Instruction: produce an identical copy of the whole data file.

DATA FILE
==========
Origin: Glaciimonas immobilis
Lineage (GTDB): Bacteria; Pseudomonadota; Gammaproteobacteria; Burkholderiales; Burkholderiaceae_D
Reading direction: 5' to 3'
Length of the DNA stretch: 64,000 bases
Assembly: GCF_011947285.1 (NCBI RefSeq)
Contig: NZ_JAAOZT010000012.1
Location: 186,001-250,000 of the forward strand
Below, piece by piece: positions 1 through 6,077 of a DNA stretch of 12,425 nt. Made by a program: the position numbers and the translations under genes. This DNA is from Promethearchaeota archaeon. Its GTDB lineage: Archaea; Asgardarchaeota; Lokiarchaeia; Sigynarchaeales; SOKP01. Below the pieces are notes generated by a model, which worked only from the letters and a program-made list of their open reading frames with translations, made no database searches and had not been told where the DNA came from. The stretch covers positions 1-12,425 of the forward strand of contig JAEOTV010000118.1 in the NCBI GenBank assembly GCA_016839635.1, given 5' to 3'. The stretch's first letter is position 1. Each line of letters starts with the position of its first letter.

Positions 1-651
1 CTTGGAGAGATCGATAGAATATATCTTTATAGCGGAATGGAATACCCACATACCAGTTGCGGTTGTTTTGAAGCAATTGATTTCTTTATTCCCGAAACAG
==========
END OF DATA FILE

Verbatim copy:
Origin: Glaciimonas immobilis
Lineage (GTDB): Bacteria; Pseudomonadota; Gammaproteobacteria; Burkholderiales; Burkholderiaceae_D
Reading direction: 5' to 3'
Length of the DNA stretch: 64,000 bases
Assembly: GCF_011947285.1 (NCBI RefSeq)
Contig: NZ_JAAOZT010000012.1
Location: 186,001-250,000 of the forward strand
Below, piece by piece: positions 1 through 6,077 of a DNA stretch of 12,425 nt. Made by a program: the position numbers and the translations under genes. This DNA is from Promethearchaeota archaeon. Its GTDB lineage: Archaea; Asgardarchaeota; Lokiarchaeia; Sigynarchaeales; SOKP01. Below the pieces are notes generated by a model, which worked only from the letters and a program-made list of their open reading frames with translations, made no database searches and had not been told where the DNA came from. The stretch covers positions 1-12,425 of the forward strand of contig JAEOTV010000118.1 in the NCBI GenBank assembly GCA_016839635.1, given 5' to 3'. The stretch's first letter is position 1. Each line of letters starts with the position of its first letter.

Positions 1-651
1 CTTGGAGAGATCGATAGAATATATCTTTATAGCGGAATGGAATACCCACATACCAGTTGCGGTTGTTTTGAAGCAATTGATTTCTTTATTCCCGAAACAG